Agile Patterns

Last post I briefly mentioned a patterns based approach to agile adoption within enterprises. I should probably spend a little time explaining what I mean by that. The first question, of course, is what do I mean by a pattern?

Back a few years, when things were still made by hand, a craftsman who wanted to make a set of things that were the same each time would make one reference piece, measured and constructed very accurately, and use it to create more pieces that looked the same. That reference piece would be carefully labelled with instructions on which way to align wood grains (or whatever was appropriate) and which techniques to use to construct it. This reference piece was called a pattern. There was even a specialised skill within workshops called patternmaker, with its own set of specialised (and very accurate) tools. So a pattern is a template or a guide to doing something. It's a way to reliably and consistently make copies of something.

We still use patterns today. When I'm in my workshop I'll make patterns when I need to make identical table legs. When my wife sews, the first thing she does is make a pattern so that both pants legs or both shirt sleeves will come out the same. It also allows her to make multiple copies of a garment without having to design from scratch each time.

Making a pattern takes time so you would only invest the time and effort to make a pattern for something if it was going to be used often. So it's a way to make copies of things you make all the time. For something that's a one off (or a two or three off), it's not worth the effort in creating a detailed pattern so a quick sketch or something will do. You can also make a pattern if it was really important that it was done correctly.

Patterns can also save time. Creating a pattern takes a long time but once it's there, you can make copies quickly and accurately. Once my wife has a good shirt, or pants pattern, she can turn out copies easily and quickly. You can also buy patterns off the shelf. My wife buys sewing patterns all the time. I'm currently making a bed based on a woodworking pattern that I purchased. You can take advantage of someone else's experience. They have already solved the problem you are trying to solve, so you can apply their learning by applying their pattern.

One thing I hear about patterns (particularly in the woodworking community) is that they limit creativity. Do they really? I don't think so. For a start, selecting the right pattern is a skill in its self. Patterns can also be tweaked to customise them and I can always select timbers or finishes or decorative details to make each copy look different. My wife can select fabrics and other things to make each garment she makes an individual piece. Patterns give you a framework that you can work within to build something. You know that if you stay within the framework, whatever you are building will come out fine because the pattern you are using has been tested many times.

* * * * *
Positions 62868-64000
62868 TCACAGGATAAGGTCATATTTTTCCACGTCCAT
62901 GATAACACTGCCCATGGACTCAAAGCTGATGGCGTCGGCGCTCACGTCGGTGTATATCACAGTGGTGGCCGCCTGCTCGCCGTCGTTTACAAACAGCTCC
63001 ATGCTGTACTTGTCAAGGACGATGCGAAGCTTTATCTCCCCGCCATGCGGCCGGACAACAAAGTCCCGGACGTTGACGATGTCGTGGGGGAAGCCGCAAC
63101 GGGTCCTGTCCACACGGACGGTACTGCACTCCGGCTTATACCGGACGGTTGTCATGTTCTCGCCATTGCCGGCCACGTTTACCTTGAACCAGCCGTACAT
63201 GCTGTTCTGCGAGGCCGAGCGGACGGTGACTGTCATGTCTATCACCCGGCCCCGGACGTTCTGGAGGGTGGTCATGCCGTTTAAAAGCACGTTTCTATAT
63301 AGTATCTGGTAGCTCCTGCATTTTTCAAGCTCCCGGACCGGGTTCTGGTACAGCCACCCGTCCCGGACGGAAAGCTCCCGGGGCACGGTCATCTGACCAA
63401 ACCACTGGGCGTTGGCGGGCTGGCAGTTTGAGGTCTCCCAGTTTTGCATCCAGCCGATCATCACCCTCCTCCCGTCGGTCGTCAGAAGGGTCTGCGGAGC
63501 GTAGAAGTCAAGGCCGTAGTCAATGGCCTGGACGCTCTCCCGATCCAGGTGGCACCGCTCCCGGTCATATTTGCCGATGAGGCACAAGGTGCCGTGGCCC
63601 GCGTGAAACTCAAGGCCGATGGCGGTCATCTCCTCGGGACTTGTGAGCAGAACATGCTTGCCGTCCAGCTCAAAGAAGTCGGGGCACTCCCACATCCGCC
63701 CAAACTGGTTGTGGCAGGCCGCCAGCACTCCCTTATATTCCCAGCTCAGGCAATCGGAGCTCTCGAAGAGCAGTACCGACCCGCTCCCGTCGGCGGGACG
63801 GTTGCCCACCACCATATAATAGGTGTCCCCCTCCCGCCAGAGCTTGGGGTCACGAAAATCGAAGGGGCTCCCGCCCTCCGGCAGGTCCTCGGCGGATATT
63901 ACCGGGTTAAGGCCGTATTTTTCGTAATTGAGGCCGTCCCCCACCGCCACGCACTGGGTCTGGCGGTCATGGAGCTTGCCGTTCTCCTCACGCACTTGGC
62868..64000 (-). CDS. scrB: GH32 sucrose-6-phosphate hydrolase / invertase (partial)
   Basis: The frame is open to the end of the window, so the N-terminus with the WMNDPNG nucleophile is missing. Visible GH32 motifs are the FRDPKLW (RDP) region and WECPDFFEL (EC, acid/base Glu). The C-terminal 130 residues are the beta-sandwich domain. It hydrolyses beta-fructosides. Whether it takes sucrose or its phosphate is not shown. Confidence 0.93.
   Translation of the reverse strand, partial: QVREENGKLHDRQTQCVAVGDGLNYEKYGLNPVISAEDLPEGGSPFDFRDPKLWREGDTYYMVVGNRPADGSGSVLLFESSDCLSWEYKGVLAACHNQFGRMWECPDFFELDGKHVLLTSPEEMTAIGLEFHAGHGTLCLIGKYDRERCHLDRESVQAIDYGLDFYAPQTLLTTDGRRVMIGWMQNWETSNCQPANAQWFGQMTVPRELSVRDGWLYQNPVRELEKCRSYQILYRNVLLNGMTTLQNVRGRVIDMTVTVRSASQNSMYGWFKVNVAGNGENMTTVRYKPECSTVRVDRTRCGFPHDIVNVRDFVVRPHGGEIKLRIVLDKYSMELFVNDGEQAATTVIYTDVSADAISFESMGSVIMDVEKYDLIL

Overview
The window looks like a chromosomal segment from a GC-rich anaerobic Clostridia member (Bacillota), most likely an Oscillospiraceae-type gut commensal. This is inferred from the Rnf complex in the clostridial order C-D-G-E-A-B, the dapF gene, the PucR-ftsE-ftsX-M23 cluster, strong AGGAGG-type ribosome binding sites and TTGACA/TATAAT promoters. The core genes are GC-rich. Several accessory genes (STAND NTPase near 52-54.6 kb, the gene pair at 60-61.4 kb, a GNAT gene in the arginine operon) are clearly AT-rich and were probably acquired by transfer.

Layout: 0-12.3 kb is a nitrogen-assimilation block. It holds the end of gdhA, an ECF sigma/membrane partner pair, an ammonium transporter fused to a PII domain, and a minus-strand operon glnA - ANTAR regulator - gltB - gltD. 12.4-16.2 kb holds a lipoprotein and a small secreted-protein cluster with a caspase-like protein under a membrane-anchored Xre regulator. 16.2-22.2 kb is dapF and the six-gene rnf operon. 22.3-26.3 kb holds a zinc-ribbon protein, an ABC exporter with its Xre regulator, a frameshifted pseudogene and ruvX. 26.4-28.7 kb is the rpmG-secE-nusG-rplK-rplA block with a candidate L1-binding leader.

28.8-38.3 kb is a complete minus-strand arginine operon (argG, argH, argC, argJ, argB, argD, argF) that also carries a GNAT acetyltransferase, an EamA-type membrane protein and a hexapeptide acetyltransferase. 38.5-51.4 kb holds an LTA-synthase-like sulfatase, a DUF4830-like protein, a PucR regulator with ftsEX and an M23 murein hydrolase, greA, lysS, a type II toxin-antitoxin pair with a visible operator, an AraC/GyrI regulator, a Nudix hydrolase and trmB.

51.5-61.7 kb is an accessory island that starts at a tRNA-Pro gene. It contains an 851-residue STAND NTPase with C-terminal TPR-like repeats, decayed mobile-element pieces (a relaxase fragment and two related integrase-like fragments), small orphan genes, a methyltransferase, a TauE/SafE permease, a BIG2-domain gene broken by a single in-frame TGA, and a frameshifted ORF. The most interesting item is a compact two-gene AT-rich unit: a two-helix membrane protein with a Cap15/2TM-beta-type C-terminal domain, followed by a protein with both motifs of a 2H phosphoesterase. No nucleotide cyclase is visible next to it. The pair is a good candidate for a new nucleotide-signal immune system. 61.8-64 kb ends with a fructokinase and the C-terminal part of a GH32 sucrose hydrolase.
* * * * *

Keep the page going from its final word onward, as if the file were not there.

So how does this apply to an agile adoption? Another way to look at patterns is as a recipe for solving common problems. The design patterns movement within software development uses patterns this way. Each of the design patterns is a standard, proven way to solve common design problems within software projects.

There are a number of problems that software projects encounter all the time and a series of design patterns have been developed to address them - MVC, Factory, inversion... and so on. That's not to say that software development is now just a matter of following the patterns. Patterns help with the bits that are common across many implementations. The bits that are specific to the problem that you are solving... those you still need to work out for yourself.

It's the same with Agile adoption into a large organisation. When we start applying agile into a larger organisation, we hit a number of common problems. Organisational inertia, frozen middle management, command and control thinking, non-agile org structures and so on. At the moment though, we are all trying to solve these problems ourselves. Each of us who is involved in enterprise agile are spending a lot of time and effort solving problems that others have already solved. What we need to do is learn from the design patterns folks and come up with a set of agile adoption patterns that serve the same purpose.

We need some common patterns that we can apply. That we know will solve (with some customisation) the common set of problems that we are facing. That way we don't need to spend time and effort solving the same problems again but can concentrate on solving those problems that are unique to the individual organisation.

There has been some work done in this area already but many of the patterns out there, things like Less or SAFe, focus on what I refer to as the implementation of agile. There are a lot of problems with agile adoption that have nothing to do with implementation. I see three distinct levels of pattern. At the top there are organisational alignment patterns - ways to get the various layers of an organisation aligned around an agile adoption. These patterns enable (or disable) adoption patterns - ways to roll out agile capability within the organisation. In turn those adoption patterns enable various implementation patterns (like SAFe and Less) that deal with the mechanics of the agile process.

Next time, I'll start at the top and start looking at the organisational alignment patterns. As a starting point, I am proposing a set of 6 in the hopes that others will come along and add new ones, or challenge and refine mine. Stay tuned...